Duluth’s Seven Corners

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An aerial view looking across Seven Corners and down Lower Piedmont Avenue in Duluth on June 7, 2000. (Renee Knoeber / News-Tribune)

Seven Corners was a famous – infamous? – traffic intersection / bottleneck in Duluth, where Piedmont Avenue, Skyline Parkway, Trinity Road and 24th Avenue West all met in a somewhat confusing, jumbled junction.

Why “Seven Corners” when there seem to be only six? I’ve heard that some people considered the Lincoln Park parkway – visible coming up to Skyline Parkway through the trees at lower right – the “seventh” corner. Or is there another reason? Share what you know by posting a comment.

The whole area underwent a major change in the early 2000s as Lower Piedmont Avenue / Trinity Road was converted to a four-lane highway and the junction reworked. What had been one intersection was split into three separate junctions. The traffic bottlenecks are now mostly a thing of the past. Here are some more views of the old Seven Corners / Piedmont area:

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Traffic runs smoothly through the infamous Seven Corners intersection where new traffic lights were turned on in December 1996. (Kathy Strauss / News-Tribune)

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Traffic fills the lanes of Lower Piedmont Avenue below Seven Corners on June 7, 2000. (Bob King / News-Tribune)

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A line of northbound vehicles extending from Seven Corners down to Tenth Street on Piedmont Avenue waited for more than 20 minutes to finally pass through the intersection on June 19, 1997. Work crews were building a new sidewalk which closed one of the two lanes for much of the day. (Josh Meltzer / News-Tribune)

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The Food ‘N Fuel at 1323 Piedmont Ave. (Seven Corners), seen here on Feb. 22, 2001. It had to move because of its position in the path of the expansion of Piedmont Avenue. (Jessica Shold / News-Tribune)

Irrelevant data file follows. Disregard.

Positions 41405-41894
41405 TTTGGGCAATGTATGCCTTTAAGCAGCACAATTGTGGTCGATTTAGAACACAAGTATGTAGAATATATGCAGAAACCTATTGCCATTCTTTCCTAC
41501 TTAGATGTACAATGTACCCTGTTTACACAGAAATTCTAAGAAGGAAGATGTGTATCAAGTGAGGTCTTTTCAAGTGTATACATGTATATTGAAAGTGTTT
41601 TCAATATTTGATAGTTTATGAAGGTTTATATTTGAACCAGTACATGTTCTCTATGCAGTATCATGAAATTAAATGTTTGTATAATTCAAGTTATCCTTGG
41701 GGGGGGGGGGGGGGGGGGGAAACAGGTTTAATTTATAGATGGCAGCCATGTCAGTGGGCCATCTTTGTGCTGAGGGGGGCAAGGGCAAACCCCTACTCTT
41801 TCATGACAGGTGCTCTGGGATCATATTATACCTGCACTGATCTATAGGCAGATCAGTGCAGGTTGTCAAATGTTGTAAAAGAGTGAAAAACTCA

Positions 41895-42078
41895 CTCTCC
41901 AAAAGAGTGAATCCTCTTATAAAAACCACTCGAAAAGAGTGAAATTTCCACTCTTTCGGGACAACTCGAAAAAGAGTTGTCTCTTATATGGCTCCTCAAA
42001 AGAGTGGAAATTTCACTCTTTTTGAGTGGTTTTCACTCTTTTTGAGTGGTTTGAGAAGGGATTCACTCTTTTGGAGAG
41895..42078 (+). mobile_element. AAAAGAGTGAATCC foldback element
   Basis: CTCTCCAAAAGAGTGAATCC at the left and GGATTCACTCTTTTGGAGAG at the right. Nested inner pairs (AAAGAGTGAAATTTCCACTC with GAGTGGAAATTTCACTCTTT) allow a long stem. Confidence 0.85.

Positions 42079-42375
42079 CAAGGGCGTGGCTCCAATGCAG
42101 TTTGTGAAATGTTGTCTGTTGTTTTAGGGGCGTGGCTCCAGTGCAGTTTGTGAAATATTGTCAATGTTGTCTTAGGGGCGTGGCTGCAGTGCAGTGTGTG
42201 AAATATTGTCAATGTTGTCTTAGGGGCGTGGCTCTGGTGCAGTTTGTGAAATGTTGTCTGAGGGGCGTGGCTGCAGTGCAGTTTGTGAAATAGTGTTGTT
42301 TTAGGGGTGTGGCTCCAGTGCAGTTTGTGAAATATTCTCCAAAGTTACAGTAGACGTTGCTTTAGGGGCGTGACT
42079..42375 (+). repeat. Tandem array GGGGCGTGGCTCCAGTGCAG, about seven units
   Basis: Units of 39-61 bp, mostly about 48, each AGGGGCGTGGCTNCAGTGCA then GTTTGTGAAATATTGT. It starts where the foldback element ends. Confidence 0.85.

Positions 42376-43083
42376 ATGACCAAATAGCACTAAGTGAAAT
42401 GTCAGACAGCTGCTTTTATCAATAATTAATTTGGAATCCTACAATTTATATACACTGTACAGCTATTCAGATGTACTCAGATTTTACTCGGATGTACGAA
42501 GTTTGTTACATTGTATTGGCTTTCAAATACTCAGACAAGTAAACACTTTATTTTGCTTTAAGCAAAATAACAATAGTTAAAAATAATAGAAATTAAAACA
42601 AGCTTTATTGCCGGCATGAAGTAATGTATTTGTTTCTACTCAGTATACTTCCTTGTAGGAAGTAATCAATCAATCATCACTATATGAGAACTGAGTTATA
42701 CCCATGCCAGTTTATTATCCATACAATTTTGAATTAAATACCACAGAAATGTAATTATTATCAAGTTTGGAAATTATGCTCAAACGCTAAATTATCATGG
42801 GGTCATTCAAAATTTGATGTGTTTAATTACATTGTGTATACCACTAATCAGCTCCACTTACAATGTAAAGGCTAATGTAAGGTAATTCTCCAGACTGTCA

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Construction underway in the Seven Corners area on June 25, 2004. Trinity Road is at upper left; the under-construction Skyline Parkway bridge over Piedmont Avenue is at upper right. (Derek Neas / News-Tribune)

What do you remember about Seven Corners? Share your memories by posting a comment.

3 Responses

  1. Phyllis Curtis Ryan

    We lived up Piedmont from 7 corners and I remember when the electric bus only came up to the exchange and then went back downtown. Surprisingly there were very few accidents as everyone took their turn.

  2. Matt

    I remember coming to visit the area back in the early to mid 90’s when there were still stop signs there. My theory is that programming the lights would have been too complicated. After the whole thing was completed a few years ago, I wondered why they couldn’t make the far right lane on the uphill side “no stop” at Piedmont. They could have separated the two uphill lanes with a curb for a couple hundred feet to prevent people turning left from Piedmont from going into that lane and could have kept the traffic even smoother. A similar method would also work by the Wal-mart in Hermantown.

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